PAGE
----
While I’m not that familiar with Garbett’s art–nor is he Tony Daniel–the art works here, and being the same as the previous issue feels less a departure than continuation with the “new” or “different” art team’s style. This isn’t the greatest art I’ve ever seen, but it is far better than a lot of what can be found in certain other comics.

Having had a couple weeks to cool after the disappointment of RIP’s conclusion, this feels slightly less the trainwreck I declared the previous issue, though this issue holds a similar disappointment as we now have to follow Batman into Final Crisis for his story (and presumably for whatever has led to the RIP arcs in Robin and Nightwing as well as the upcoming Battle for the Cowl and whatnot).

The writing is also slightly less frustrating here–where the previous issue was choppy and lacked context, this issue actually reveals what is going on, which provides perfect context for the choppiness, and shows that Morrison is perfectly able to deliver short stories with payoff instead of dragging stuff across numerous issues.

I wouldn’t recommend this as a jump-on point, though if you’re following Final Crisis and want more of what happen(s/ed) to Batman after that early issue he was taken off the board in, this arc’s for you–it is, after all, marked with “Final Crisis” on its cover.

The cover is another fine image from Alex Ross…and another that I feel is quite poster-worthy.

Story: 7/10
Art: 7/10
Whole: 7/10

Batman #682 [Review]

Batman: The Butler Did It

Writer: Grant Morrison
Penciller: Lee Garbett
Inker: Trevor Scott
Colorist: Guy Major
Letterer: Jared K. Fletcher
Asst. Editor: Janelle Siegel
Editor: Mike Marts
Cover: Alex Ross (variant by Tony Daniel)
Publisher: DC Comics

There’s not much to this issue, it seems. Bruce and Alfred have a conversation about his having chosen to become “a bat” and how events throughout his career have shaped who/what he is. We’re treated to images from throughout the Batman’s history, as if every Batman comic you’ve ever read has a place in the current Batman’s life.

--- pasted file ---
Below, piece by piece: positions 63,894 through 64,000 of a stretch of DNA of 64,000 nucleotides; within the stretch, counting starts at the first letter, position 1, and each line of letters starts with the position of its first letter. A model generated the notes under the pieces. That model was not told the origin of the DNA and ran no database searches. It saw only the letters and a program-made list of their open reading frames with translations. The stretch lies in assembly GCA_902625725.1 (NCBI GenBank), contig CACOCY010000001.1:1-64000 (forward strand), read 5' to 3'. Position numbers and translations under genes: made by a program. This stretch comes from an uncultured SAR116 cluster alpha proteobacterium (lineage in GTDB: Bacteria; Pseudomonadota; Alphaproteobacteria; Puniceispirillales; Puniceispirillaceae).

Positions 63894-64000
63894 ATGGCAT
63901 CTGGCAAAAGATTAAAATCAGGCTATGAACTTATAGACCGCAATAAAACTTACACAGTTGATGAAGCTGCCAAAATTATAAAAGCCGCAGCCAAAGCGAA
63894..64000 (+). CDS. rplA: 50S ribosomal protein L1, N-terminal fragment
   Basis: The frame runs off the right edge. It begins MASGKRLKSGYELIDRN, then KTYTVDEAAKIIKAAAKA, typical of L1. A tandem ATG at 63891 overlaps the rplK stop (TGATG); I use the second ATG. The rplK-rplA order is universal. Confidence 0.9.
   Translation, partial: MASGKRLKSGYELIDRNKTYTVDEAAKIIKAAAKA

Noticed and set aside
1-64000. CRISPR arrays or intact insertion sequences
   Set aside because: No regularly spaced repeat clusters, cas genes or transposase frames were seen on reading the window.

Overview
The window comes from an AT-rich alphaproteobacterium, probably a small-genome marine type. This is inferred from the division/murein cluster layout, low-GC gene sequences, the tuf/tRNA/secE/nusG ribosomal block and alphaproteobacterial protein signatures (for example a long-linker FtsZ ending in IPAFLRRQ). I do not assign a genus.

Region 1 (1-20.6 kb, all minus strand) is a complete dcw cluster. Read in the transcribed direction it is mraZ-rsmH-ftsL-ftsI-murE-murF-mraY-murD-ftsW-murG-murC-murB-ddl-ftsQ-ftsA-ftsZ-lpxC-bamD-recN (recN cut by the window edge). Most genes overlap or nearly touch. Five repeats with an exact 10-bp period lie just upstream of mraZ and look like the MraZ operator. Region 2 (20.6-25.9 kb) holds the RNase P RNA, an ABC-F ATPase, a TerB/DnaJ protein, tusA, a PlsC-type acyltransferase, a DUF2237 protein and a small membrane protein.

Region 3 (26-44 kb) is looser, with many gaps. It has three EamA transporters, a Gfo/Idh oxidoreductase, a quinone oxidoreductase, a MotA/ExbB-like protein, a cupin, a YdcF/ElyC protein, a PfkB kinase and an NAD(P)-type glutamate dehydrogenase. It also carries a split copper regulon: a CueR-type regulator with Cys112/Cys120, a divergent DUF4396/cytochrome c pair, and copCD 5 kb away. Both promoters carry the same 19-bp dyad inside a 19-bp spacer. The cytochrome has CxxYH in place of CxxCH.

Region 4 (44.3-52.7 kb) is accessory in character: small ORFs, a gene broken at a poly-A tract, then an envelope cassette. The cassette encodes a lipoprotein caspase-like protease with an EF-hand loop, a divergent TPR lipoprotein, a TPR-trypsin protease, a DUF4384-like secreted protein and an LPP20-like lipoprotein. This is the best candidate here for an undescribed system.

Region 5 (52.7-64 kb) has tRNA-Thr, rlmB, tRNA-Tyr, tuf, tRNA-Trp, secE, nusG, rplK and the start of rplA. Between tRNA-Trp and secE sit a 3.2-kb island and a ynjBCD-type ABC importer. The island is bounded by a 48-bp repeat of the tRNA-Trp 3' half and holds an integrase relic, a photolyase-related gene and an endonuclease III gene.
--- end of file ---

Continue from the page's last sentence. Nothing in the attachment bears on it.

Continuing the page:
The art by Garbett isn’t bad–it’s certainly a depature from the RIP arc, but it works well enough here. I don’t recognize the name, so am not sure if I’ve seen this artist’s work elsewhere, but in this issue, I have no problem with it in and of itself.

Story-wise, I feel rather lost and disappointed. RIP was vastly over-hyped, and where I expected some brilliant swerve that would serve to explain 2+ years’ worth of Batman stories in a satisfactory manner, I found the closing of that story anti-climactic. And a mere ONE week later to have the next issue and have no reference to RIP or any “death” of Batman is a letdown in itself. That I can hardly follow this issue’s narrative–I have read Batman for 19 1/2 years, comics for 20 years, and have delved even further back in my reading through the years–and this issue feels choppy and “trippy.” Is Bruce hallucinating? Is that what RIP was? Is this what he saw while drugged out by the Black Glove? Or is this Alfred’s recollection of events? If so, WHEN was this? Is this before or after RIP? Is someone musing to themselves, “talking” to Bruce, or is Bruce actually there?

Honestly, I’d be hard-pressed to recommend this issue. I almost feel suckered–after all, perhaps it’s important since it was rushed out THE VERY FIRST WEEK after RIP ended. If you’ve actually enjoyed the ending of RIP, perhaps you’ll enjoy this–perhaps you actualy “get” Mr. Morrison’s style here.

As for me…this is a trainwreck. I don’t want to look, but some part of me can’t help but look, and grouse at what I wind up seeing.

Story: 5/10
Art: 7/10
Whole: 6/10